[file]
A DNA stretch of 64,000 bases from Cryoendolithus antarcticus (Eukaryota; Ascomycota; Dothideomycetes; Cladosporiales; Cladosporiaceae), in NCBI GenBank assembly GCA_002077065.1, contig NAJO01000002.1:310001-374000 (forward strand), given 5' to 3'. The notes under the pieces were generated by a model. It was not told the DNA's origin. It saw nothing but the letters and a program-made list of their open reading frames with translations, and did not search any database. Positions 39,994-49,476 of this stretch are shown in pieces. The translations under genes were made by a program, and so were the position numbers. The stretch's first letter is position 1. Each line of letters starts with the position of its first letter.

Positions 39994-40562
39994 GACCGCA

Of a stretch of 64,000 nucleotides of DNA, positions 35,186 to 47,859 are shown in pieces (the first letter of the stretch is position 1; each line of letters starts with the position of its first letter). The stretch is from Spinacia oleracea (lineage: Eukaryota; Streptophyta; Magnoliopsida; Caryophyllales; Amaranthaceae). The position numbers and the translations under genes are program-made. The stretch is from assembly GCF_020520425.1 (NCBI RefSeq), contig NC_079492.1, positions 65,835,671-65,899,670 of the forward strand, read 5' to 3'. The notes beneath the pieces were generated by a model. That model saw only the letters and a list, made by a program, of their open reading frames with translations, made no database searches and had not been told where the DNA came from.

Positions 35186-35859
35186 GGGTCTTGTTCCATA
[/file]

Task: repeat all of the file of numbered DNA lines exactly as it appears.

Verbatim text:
A DNA stretch of 64,000 bases from Cryoendolithus antarcticus (Eukaryota; Ascomycota; Dothideomycetes; Cladosporiales; Cladosporiaceae), in NCBI GenBank assembly GCA_002077065.1, contig NAJO01000002.1:310001-374000 (forward strand), given 5' to 3'. The notes under the pieces were generated by a model. It was not told the DNA's origin. It saw nothing but the letters and a program-made list of their open reading frames with translations, and did not search any database. Positions 39,994-49,476 of this stretch are shown in pieces. The translations under genes were made by a program, and so were the position numbers. The stretch's first letter is position 1. Each line of letters starts with the position of its first letter.

Positions 39994-40562
39994 GACCGCA

Of a stretch of 64,000 nucleotides of DNA, positions 35,186 to 47,859 are shown in pieces (the first letter of the stretch is position 1; each line of letters starts with the position of its first letter). The stretch is from Spinacia oleracea (lineage: Eukaryota; Streptophyta; Magnoliopsida; Caryophyllales; Amaranthaceae). The position numbers and the translations under genes are program-made. The stretch is from assembly GCF_020520425.1 (NCBI RefSeq), contig NC_079492.1, positions 65,835,671-65,899,670 of the forward strand, read 5' to 3'. The notes beneath the pieces were generated by a model. That model saw only the letters and a list, made by a program, of their open reading frames with translations, made no database searches and had not been told where the DNA came from.

Positions 35186-35859
35186 GGGTCTTGTTCCATA